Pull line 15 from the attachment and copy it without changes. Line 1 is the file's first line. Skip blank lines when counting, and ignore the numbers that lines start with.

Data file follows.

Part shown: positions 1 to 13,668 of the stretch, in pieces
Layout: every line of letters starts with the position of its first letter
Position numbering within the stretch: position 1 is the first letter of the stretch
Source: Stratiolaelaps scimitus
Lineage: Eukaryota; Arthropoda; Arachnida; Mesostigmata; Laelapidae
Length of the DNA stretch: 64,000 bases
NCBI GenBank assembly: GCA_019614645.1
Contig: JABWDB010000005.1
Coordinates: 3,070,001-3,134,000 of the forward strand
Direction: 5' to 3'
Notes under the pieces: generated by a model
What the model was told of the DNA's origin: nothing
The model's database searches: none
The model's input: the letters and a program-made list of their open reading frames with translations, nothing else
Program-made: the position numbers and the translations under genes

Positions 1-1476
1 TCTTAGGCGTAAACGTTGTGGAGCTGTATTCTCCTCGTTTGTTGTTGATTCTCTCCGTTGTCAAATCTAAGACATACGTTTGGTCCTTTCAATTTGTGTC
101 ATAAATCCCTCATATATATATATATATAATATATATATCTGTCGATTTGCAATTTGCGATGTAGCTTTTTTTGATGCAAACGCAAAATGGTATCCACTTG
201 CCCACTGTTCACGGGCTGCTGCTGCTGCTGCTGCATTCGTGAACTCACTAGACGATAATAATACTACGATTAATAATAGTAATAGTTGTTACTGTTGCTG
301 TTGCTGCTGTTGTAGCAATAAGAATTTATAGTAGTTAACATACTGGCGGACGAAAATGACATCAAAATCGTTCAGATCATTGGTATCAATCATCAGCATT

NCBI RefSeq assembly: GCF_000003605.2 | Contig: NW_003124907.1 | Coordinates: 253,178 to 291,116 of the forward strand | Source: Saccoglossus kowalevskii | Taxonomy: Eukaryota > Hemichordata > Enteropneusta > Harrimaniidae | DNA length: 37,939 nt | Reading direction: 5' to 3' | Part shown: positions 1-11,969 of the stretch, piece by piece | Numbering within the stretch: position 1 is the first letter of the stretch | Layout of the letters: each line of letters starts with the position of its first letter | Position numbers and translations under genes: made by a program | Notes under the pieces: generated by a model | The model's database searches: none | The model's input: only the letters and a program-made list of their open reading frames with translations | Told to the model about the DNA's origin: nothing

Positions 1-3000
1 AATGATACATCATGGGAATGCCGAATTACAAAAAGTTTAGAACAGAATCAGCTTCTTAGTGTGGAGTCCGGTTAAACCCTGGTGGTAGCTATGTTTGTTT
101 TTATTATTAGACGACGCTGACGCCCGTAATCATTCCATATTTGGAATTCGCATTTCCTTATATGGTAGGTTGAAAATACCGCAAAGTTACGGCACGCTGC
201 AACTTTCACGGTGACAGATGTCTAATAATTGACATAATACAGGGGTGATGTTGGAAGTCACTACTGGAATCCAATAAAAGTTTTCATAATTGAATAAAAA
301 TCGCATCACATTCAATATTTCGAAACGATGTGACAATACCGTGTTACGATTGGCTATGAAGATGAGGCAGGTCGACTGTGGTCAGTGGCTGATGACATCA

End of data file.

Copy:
Program-made: the position numbers and the translations under genes